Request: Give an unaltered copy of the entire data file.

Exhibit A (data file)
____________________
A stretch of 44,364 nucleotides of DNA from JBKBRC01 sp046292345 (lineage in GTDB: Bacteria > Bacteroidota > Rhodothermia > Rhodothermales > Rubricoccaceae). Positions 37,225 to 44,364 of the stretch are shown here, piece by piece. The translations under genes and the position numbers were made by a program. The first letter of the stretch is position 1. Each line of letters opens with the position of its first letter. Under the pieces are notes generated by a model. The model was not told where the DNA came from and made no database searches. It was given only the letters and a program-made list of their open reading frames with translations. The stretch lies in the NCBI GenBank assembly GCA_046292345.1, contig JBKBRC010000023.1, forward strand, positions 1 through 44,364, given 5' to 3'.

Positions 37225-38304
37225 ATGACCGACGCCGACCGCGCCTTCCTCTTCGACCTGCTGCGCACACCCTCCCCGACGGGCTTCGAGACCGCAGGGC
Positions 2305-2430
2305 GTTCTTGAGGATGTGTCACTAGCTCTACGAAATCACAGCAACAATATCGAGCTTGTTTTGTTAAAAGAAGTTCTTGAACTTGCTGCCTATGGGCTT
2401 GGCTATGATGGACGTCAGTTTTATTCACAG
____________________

A stretch of 44,364 nucleotides of DNA from JBKBRC01 sp046292345 (lineage in GTDB: Bacteria > Bacteroidota > Rhodothermia > Rhodothermales > Rubricoccaceae). Positions 37,225 to 44,364 of the stretch are shown here, piece by piece. The translations under genes and the position numbers were made by a program. The first letter of the stretch is position 1. Each line of letters opens with the position of its first letter. Under the pieces are notes generated by a model. The model was not told where the DNA came from and made no database searches. It was given only the letters and a program-made list of their open reading frames with translations. The stretch lies in the NCBI GenBank assembly GCA_046292345.1, contig JBKBRC010000023.1, forward strand, positions 1 through 44,364, given 5' to 3'.

Positions 37225-38304
37225 ATGACCGACGCCGACCGCGCCTTCCTCTTCGACCTGCTGCGCACACCCTCCCCGACGGGCTTCGAGACCGCAGGGC
Positions 2305-2430
2305 GTTCTTGAGGATGTGTCACTAGCTCTACGAAATCACAGCAACAATATCGAGCTTGTTTTGTTAAAAGAAGTTCTTGAACTTGCTGCCTATGGGCTT
2401 GGCTATGATGGACGTCAGTTTTATTCACAG